It was her death on May 9, 1905, that led to what we know as Mother’s Day.
Around the second anniversary of her mother’s passing, Anna Jarvis honored her at a small gathering of friends at her home in Philadelphia. And on May 10, 1908, Jarvis arranged for 500 white carnations, her mom’s favorite flower, to be handed out in a ceremony at the Grafton, W.Va., church where her mother had taught Sunday school.
The campaign for an official Mother’s Day would slowly build, starting with proclamations by communities in West Virginia, then spreading to other cities and states. West Virginia made it a holiday in 1910. Jarvis, who started a group called Mother’s Day International Association Inc. (she was president), and others lobbied government officials by writing thousands of letters.
And on May 8, 1914, the U.S. Congress, in a joint resolution, established the second Sunday of May as Mother’s Day. The next day, Wilson issued a proclamation. The document (a copy of which is in the Hallmark exhibit) urged Americans to display flags “as a public expression of our love and reverence for the mothers of our country.”
Jarvis thanked the president (“Your Excellency”) in a letter. Mother’s Day, she wrote, would be “a great Home Day of our country for sons and daughters to honor their mothers and fathers and homes in a way that will perpetuate family ties and give emphasis to true home life.”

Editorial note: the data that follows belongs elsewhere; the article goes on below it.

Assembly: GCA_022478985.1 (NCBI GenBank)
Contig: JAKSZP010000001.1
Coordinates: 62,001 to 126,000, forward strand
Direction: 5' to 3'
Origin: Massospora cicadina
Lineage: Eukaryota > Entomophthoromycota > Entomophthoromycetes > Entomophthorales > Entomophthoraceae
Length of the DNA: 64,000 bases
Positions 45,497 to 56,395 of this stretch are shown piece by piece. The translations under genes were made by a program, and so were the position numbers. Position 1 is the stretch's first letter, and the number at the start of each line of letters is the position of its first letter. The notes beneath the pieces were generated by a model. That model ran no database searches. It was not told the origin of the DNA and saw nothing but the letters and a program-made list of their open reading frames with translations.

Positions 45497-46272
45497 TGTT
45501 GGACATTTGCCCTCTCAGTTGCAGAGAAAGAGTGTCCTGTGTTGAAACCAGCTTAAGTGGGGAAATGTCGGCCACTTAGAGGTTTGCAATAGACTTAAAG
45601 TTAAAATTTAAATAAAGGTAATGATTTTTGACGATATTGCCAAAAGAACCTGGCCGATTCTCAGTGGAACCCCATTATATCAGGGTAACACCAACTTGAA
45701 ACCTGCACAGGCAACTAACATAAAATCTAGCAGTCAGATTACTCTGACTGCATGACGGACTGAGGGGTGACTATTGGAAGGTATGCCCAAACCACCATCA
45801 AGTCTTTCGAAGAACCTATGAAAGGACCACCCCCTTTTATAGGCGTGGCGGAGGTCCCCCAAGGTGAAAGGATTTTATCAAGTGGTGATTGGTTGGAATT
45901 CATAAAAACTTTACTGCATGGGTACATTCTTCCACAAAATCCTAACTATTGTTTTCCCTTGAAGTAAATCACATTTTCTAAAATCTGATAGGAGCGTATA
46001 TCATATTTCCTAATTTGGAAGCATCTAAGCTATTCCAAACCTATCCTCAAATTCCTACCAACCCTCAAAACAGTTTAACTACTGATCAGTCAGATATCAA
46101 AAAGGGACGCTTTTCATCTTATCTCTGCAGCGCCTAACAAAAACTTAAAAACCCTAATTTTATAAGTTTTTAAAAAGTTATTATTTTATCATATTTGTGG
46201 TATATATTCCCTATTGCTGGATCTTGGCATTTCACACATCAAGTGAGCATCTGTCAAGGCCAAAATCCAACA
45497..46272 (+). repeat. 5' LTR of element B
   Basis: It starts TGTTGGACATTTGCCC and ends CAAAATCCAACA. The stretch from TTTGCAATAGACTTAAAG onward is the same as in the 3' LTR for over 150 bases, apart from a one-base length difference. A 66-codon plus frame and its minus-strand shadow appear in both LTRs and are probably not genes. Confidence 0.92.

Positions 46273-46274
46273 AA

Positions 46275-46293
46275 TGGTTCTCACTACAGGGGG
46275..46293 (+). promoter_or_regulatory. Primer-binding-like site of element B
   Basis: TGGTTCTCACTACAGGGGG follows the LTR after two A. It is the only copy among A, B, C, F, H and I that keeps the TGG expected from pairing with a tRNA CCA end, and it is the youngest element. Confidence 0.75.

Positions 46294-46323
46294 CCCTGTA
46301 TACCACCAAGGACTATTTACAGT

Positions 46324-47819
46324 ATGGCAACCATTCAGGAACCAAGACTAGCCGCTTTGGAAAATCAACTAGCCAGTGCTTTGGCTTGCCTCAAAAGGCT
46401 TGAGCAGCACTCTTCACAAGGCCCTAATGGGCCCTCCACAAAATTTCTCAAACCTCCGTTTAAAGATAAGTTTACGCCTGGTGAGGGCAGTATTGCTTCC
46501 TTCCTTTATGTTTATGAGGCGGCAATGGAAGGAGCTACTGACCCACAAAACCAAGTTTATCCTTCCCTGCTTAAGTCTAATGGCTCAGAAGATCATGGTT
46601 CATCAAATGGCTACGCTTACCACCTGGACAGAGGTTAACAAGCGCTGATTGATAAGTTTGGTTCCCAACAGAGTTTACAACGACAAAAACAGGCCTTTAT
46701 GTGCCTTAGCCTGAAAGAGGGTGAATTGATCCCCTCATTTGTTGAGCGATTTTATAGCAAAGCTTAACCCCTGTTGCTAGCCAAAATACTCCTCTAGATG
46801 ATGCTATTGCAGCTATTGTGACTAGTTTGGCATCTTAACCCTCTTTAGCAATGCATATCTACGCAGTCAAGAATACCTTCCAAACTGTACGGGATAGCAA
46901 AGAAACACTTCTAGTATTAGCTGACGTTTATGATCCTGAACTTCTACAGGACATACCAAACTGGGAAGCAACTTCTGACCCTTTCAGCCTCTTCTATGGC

As far as we know, Phillips says, Anna Jarvis herself was not a wife or mother.
The holiday she worked so hard for was supposed to be about sentiment, not profit. Jarvis chafed at the idea of giving mothers store-bought anything. She started complaining almost right away about how the day was being misinterpreted.
By the early 1920s, Hallmark and other companies had started selling Mother’s Day cards.
Jarvis, meanwhile, organized boycotts and threatened lawsuits to try to stop the commercialization. She crashed a candymakers convention in Philadelphia in 1923. Two years later she did the same at a confab of the American War Mothers, which raised money by selling carnations, the flower associated with Mother’s Day.
That time, Jarvis was pulled away screaming and arrested for disturbing the peace.
She died – penniless and in a sanitarium, by some accounts – in 1948.
As for Woodrow Wilson’s connection to Mother’s Day, “we can’t give him too much credit, really,” Phillips says.
But there are a couple of things to be said for the 28th president on the subject of women and mothers.